In the year this self-portrait was painted, Kahlo accepted a teaching position at the School of Painting and Sculpture in Mexico City. Soon after, her health took a turn for the worse, and classes had to be held in her home in Coyoacán. Eventually, the class dwindled to only four loyal students, who called themselves "Los Fridos." Here, Kahlo may be portraying herself as the teacher surrounded by the remaining students.
About "The Two Fridas"
This double self-portrait by Mexican artist Frida Kahlo is considered her most famous painting. Two versions of Kahlo are seated next to one another. The one on the left is wearing a European-style Victorian garment while the other dons a traditional Tehuana dress.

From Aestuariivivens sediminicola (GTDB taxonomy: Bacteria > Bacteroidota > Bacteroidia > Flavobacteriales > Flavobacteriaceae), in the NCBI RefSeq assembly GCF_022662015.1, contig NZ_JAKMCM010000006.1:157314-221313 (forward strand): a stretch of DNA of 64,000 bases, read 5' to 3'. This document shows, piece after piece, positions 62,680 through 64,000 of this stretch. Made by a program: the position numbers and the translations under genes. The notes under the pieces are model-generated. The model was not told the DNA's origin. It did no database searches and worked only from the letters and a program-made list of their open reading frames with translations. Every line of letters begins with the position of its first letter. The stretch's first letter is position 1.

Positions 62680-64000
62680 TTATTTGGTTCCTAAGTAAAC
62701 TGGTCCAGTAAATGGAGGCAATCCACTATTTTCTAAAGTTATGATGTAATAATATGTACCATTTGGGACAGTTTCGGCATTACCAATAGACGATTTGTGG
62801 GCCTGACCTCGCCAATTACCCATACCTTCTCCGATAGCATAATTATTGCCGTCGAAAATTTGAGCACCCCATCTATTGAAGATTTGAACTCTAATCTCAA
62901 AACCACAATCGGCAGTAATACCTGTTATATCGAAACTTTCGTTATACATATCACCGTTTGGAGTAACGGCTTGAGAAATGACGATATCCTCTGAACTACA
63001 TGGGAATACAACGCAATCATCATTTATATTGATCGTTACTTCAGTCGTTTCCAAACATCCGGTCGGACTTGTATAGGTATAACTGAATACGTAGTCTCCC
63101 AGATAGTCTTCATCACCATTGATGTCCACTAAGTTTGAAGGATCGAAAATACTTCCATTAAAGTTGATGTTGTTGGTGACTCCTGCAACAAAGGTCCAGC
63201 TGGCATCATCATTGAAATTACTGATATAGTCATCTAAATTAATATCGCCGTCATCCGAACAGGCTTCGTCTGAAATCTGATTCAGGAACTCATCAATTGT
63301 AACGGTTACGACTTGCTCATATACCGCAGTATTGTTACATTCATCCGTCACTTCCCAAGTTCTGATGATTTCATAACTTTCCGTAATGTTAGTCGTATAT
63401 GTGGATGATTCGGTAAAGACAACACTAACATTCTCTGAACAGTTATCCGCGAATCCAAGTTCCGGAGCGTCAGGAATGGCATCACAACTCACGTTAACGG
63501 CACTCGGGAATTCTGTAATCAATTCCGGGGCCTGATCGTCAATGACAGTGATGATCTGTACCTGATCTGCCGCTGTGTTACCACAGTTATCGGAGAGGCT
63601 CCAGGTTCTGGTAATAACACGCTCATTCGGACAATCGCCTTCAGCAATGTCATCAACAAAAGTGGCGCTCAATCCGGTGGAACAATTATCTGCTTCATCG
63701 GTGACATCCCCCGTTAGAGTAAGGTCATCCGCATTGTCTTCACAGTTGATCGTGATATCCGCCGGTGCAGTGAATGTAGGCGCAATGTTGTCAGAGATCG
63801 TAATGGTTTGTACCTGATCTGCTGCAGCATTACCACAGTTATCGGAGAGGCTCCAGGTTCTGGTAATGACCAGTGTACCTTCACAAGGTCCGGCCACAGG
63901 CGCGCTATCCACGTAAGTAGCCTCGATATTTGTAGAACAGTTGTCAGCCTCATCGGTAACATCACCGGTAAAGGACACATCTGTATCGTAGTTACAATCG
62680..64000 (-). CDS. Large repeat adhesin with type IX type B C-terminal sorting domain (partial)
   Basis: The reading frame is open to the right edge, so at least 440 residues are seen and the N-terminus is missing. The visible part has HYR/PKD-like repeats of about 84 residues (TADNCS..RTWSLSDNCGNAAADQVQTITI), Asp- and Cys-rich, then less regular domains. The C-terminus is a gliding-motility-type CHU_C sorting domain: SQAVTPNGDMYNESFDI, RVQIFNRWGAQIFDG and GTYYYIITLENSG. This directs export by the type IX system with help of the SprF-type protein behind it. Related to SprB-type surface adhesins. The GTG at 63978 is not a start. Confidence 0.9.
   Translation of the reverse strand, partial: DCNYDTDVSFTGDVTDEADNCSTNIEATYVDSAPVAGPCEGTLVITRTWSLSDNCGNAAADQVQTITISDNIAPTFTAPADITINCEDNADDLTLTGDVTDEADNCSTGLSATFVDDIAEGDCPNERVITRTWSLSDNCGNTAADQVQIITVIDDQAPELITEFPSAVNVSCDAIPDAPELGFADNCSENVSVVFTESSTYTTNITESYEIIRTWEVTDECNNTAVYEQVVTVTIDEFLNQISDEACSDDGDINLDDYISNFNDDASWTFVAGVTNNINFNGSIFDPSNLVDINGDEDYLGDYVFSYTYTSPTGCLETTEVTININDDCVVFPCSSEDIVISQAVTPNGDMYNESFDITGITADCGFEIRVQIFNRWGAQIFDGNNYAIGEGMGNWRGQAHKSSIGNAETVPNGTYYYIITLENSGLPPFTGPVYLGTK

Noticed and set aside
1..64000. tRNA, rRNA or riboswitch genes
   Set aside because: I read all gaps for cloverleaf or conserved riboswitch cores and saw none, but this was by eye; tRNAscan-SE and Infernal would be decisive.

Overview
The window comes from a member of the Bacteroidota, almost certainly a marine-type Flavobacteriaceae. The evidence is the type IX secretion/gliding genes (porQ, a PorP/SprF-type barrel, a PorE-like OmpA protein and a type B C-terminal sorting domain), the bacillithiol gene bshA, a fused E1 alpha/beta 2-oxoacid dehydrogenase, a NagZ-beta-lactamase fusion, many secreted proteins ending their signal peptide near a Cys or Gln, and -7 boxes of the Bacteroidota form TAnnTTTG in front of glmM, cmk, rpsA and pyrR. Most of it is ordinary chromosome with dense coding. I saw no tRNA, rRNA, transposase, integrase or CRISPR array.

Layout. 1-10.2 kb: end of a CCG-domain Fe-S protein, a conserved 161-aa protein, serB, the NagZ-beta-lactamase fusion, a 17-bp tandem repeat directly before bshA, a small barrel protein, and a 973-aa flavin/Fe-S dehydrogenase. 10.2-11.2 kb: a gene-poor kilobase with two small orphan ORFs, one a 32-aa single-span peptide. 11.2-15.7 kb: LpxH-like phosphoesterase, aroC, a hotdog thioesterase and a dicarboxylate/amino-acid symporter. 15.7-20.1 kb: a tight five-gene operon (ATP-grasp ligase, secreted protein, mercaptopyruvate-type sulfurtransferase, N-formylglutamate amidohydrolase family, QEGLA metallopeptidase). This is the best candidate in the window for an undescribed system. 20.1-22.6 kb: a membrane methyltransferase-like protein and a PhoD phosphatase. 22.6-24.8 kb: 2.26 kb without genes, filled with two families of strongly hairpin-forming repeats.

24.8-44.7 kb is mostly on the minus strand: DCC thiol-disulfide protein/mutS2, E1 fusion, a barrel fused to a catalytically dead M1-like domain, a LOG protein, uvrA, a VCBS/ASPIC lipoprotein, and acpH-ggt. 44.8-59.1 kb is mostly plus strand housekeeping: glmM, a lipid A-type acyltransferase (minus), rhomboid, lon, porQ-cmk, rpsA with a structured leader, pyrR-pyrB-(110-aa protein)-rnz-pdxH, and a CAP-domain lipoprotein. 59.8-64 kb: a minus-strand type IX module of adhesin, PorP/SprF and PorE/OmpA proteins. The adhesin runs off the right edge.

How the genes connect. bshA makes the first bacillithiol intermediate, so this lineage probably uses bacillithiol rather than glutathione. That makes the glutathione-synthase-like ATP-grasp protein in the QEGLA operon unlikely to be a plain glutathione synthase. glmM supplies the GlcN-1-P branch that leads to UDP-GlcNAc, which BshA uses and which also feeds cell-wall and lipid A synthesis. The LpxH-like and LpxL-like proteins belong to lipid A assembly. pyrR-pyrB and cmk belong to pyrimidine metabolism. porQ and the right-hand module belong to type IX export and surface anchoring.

A common interpretation of the work is that this is a representation of Frida’s dual identity: her European ties through her German father and the Mexican heritage passed through her mother.
Another interpretation is that the Tehuana Frida is the one Diego Rivera adored (she is holding a small portrait of her husband), while he rejected the European Frida. After all, this painting was made in the year Kahlo divorced Rivera.